Parasitoid Viruses
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Parasitoid Viruses : Symbionts and Pathogens

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Description

Parasitoids are parasitic insects that kill their insect hosts in immature pre-reproductive stages. Parasitoids are employed in biological control programs worldwide to kill insect pests and are environmentally safe and benign alternatives to chemical pesticides. As resistance to chemical pesticides continues to escalate in many pest populations, attention is now refocusing on biologically-based strategies to control pest species in agriculture and forestry as well as insect vector populations that transmit human and animal diseases. Parasitoids are an economically critical element in this equation and `integrated pest management.'

Viruses have evolved intimate associations with parasitoids, and this book features sections on both symbiotic viruses that are integrated into the wasp's chromosomal DNA (polydnaviruses) that play critical roles in suppressing host immunity during parasitism. A separate section with additional chapters on viral pathogens that infect parasitoids to cause disease and act as detrimental agents that limit effectiveness of wasp species employed in biological control of pests is also featured. A third component is a section on parasitoid venoms, which are of interest to the pharmaceutical and medical communities as well as insect-oriented biologists.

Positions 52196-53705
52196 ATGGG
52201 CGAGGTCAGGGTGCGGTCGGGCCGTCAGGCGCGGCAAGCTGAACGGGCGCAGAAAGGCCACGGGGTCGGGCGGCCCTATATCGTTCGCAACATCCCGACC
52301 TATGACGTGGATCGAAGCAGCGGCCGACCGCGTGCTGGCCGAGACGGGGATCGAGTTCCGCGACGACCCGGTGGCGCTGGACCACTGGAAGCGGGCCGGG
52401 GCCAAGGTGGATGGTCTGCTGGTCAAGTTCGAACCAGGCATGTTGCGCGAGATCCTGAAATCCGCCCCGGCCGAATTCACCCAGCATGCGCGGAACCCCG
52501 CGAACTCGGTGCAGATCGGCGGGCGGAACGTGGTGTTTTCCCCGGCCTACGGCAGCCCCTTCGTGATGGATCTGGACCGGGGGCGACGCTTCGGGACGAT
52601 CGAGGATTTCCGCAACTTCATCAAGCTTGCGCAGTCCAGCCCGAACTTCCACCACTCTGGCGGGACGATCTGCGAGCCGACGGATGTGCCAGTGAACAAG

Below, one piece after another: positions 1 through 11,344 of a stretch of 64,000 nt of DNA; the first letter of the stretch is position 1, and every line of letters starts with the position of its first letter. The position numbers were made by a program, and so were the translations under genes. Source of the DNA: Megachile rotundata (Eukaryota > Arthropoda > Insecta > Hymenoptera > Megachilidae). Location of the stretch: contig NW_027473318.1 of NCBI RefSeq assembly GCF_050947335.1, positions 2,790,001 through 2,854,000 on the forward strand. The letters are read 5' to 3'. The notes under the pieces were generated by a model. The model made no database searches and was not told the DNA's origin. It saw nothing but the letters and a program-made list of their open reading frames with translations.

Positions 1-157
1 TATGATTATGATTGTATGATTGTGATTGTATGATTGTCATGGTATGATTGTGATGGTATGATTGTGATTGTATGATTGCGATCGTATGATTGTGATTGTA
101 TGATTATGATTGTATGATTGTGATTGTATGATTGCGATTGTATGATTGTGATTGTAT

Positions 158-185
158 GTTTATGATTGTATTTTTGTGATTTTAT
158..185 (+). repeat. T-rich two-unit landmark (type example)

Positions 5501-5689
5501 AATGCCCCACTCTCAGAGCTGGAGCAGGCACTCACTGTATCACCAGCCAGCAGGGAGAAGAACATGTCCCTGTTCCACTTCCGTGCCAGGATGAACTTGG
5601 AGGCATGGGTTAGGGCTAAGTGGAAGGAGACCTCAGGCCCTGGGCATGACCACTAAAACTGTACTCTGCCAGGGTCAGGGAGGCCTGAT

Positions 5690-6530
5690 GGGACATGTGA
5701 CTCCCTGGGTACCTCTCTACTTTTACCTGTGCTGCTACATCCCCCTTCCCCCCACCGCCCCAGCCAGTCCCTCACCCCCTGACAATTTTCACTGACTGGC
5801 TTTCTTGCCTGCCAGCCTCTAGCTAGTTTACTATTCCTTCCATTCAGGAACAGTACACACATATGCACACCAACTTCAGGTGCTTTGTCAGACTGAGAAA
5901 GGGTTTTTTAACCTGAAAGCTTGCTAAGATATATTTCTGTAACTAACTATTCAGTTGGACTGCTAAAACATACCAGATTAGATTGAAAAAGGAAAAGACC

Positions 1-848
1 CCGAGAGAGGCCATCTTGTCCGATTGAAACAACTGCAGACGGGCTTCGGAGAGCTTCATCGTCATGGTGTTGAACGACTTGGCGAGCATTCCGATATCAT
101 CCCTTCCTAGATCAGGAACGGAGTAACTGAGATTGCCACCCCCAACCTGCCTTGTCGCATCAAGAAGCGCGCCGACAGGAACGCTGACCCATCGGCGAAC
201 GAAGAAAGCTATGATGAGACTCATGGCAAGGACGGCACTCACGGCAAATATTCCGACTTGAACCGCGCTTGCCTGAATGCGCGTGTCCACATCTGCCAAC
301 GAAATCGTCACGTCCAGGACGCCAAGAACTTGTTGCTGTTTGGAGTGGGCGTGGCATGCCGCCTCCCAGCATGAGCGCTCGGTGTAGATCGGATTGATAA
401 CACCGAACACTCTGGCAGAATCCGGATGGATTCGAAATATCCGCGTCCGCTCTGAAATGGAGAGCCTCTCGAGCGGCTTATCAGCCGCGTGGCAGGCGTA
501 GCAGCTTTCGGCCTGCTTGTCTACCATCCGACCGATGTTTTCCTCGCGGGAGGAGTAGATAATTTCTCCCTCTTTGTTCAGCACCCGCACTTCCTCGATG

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Product details

  • Hardback | 312 pages
  • 218.44 x 276.86 x 22.86mm | 1,133.98g
  • Academic Press Inc
  • San Diego, United States
  • English
  • 012384858X
  • 9780123848581

Table of contents

Parasitoid Virus Symbionts and Venoms

Jean-Michel and Nancy Beckage, editors

The Discovery of the Polydnaviruses and the Influence of Dr. George Salt

S. Bradleigh Vinson

SECTION 1: PARASITOID POLYDNAVIRUSES: EVOLUTION, GENOMICS, AND SYSTEMATICS

PART I: INSIGHTS INTO POLYDNAVIRUS EVOLUTION AND GENOMICS

1. The Origins and Early History of Polydnavirus Research

Peter J. Krell and Don B. Stoltz

2. Evolutionary Progenitors of Bracoviruses

Jean-Michel Drezen, Elisabeth Herniou, and Annie Bezier

3. The Organization of Genes Encoding Ichnovirus Structural Proteins

Anne-Nathalie Volkoff, Jean-Michel Drezen, Michel Cusson and Bruce A. Webb

4. Genomics and Replication of Polydnaviruses

Catherine Dupuy, Dawn Gundersen-Rindal, and Michel Cusson

5. Evolution and origin of polydnavirus virulence genes

Elisabeth Huguet, Celine Serbielle and Sebastien JM Moreau

6. Genomics of banchine ichnoviruses: insights into their relationship to bracoviruses and campoplegine ichnoviruses

Michel Cusson, Don Stoltz, Renee Lapointe, Catherine Beliveau, Audrey Nisole, A.-Nathalie Volkoff, Jean-Michel Drezen, Halim Maaroufi, Roger C. Levesque